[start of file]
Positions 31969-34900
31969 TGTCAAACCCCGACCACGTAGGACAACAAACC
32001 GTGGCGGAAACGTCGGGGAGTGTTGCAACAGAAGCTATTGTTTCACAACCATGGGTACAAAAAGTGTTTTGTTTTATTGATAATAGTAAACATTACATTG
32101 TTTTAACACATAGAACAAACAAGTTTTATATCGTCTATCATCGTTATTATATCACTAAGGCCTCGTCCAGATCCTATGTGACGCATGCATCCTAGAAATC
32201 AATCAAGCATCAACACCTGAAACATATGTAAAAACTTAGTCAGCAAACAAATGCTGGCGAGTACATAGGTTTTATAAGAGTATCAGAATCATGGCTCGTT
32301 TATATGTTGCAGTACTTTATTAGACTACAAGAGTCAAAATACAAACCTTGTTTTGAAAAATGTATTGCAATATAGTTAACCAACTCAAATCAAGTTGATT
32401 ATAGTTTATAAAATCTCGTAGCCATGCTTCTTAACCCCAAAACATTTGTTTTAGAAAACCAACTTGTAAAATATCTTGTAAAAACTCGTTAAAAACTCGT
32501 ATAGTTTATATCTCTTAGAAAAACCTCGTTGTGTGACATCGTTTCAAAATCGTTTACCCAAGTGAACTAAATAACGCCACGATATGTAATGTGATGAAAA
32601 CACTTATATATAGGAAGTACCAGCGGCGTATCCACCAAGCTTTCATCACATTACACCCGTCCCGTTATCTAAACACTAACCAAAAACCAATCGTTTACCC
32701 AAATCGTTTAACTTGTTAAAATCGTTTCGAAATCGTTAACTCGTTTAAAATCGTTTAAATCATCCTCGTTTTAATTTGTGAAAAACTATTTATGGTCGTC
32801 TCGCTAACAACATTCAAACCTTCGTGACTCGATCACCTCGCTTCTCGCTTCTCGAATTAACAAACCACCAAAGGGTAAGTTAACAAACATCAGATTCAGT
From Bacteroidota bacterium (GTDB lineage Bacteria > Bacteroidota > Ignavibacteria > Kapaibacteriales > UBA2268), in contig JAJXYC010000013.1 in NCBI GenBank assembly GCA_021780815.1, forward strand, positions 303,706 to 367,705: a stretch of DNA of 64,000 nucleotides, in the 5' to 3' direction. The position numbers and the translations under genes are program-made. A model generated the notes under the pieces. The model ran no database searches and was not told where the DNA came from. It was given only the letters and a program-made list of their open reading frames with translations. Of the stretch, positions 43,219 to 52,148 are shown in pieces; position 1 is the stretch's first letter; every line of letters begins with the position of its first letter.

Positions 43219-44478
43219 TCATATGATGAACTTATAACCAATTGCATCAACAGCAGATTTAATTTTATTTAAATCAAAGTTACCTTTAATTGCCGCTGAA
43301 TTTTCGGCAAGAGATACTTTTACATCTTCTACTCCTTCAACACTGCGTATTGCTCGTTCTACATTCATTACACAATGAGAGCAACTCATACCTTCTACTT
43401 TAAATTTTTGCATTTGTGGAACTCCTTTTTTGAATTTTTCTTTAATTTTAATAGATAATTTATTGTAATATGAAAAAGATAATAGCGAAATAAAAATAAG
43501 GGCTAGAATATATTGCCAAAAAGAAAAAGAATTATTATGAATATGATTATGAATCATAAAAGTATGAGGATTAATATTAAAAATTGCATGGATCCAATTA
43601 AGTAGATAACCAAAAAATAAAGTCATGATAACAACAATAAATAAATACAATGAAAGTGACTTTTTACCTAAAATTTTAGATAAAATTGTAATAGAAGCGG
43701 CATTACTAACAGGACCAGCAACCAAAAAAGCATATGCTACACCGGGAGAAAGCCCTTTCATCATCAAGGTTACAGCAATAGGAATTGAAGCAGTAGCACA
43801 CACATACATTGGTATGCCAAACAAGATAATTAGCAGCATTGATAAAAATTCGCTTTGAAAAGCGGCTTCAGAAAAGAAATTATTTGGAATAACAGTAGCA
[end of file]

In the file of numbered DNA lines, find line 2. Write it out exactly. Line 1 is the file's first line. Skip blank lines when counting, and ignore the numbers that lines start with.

31969 TGTCAAACCCCGACCACGTAGGACAACAAACC